27th January 2013
Dinitrol 6030 Metalised Body Filler
£20 – £30 for 2kg paste + 50g tube of hardener.
Bit of a stupid statement really. I suppose the only way I can give background is on the choice I made. I long time ago I had an old Audi 100 Avant (early ’80s), that went rusty on the aerial mount on the front wing. I purchased the Isopon P38 mix. Again it was mix it up and fill it up job. Yeah it worked but the rust came back trough the filler and sort of fell out the hole along with the rest of that part of the wing. Yes I did use rust treatment, Halfrauds own version, it was rotten as the wing and didn’t work obviously. I swore never to use Isopon again. I was looking on the net and there is much talk of the wing in a tin, Bondo. I have tried to get it here in the UK, without success and keep being pointed to the over priced Isopon. I use Frost for my restoration products and they had a few fillers on there. Dinitrol 6030 Metalised Body Filler (it will just be called Dinitrol going forward, I really can’t keep typin’ that little lot out). I spoke to Frost and they assured me it was good. I looked everywhere for reviews and nothing. So I decided to bite the bullitt and get some, was it any good?
In the box:
There was no box, just the what it came in, a box with a lot of other stuff. There was the tin and there was the hardener shrink wrapped together. The size I got was the 2kg tin, I’m not sure if there are other sizes, but I reckon I will need this little lot for a start. Price, yeah it’s quite expensive but on a similar cost to P38. Now the book of words (or instructions) for this are impressive, it’s a two-part polyester vacuum processed product. What that means is it should be smooth and no pores (air pockets).
Opening the tin will great your nose with that classic epoxy resin smell. Next was the colour, I say that because I was not sure what to expect, it was silver in colour. I expect the high levels of aluminium in the past had something to do with it! The surface had a little oil separation which was soon sorted out by the stirring of the paste until it had all gone. The consistency of the past is fairly thick, but not thick enough to support the applicator on its own when there is a little amount in the mixing tray. I use old take out plastic trays which are perfect for the job. I have used this one before and it still has the old batch of filler stuck to the bottom of the plastic. Now this tray was non treated and shiny. The relevance being that I tried to crack it off the plastic to get a clean surface. That were not happening! I tried with a pallet knife, same, I couldn’t get it off. This made me smile as things were looking good from about two months ago where I used it on the headlight buckets. I purchased a set of three spreaders or applicators to use. The tiny ones are useless and give an uneven spread on larger surfaces. Treat yourself to a decent set.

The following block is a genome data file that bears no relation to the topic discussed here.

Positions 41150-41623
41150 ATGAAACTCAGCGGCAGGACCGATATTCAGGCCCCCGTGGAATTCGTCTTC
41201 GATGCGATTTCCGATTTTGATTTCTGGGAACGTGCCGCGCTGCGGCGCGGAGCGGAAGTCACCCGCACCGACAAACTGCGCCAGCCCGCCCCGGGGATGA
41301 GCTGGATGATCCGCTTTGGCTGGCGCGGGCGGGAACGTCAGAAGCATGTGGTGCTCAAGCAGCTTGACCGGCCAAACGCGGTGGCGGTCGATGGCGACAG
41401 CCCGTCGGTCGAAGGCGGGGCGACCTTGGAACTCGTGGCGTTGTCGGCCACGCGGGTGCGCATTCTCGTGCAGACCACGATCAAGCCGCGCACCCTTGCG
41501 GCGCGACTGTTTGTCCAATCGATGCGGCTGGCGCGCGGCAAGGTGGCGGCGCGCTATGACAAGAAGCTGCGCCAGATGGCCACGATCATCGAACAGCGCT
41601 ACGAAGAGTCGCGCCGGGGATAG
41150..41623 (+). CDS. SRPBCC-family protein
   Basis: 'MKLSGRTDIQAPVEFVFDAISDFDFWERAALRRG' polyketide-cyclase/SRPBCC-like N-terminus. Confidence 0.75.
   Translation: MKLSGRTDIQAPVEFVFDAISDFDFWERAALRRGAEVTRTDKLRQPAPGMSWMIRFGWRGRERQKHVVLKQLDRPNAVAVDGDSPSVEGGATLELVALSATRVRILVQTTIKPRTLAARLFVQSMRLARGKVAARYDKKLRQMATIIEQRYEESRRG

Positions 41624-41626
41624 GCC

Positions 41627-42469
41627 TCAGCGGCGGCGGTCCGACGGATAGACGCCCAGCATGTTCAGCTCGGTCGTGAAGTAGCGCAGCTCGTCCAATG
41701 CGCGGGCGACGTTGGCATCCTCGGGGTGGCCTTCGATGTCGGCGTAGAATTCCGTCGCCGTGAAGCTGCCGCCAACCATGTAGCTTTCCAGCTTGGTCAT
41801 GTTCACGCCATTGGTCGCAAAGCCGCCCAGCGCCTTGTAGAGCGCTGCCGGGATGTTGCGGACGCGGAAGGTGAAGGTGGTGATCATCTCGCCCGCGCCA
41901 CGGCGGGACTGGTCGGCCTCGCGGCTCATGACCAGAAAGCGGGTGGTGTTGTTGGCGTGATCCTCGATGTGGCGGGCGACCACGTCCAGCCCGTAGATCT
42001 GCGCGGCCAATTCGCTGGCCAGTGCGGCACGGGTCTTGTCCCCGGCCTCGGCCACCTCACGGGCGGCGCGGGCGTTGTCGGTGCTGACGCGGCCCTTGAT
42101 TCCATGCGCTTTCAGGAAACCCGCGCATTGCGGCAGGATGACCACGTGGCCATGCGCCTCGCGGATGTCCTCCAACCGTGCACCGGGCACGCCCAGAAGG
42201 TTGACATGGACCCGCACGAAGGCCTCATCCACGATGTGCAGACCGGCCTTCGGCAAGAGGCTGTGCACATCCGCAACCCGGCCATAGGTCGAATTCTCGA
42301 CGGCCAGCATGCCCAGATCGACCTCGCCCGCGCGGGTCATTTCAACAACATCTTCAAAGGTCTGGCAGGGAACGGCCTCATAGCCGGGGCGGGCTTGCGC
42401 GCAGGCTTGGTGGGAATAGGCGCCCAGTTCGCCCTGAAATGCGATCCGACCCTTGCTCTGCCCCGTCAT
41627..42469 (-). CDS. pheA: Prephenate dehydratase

Take out an approximate amount of the paste required into the tray, and seal the tin back up. Next take the hardener and apply a small amount to the paste approx 2%. Not enough and it will take days to dry and remain sticky and clog the sander up. Too much and you have about two minutes to use it. The correct amount will give you six or seven minutes of mixed tub life to spread it. The hardener is bright pink to go with the silver paste. Any more colours and Andy Warhol could create the next best thing!
Mixing in the paste still stays as silver. It does not change consistency at all. It just feels right like how a good paste should be, if that makes sense.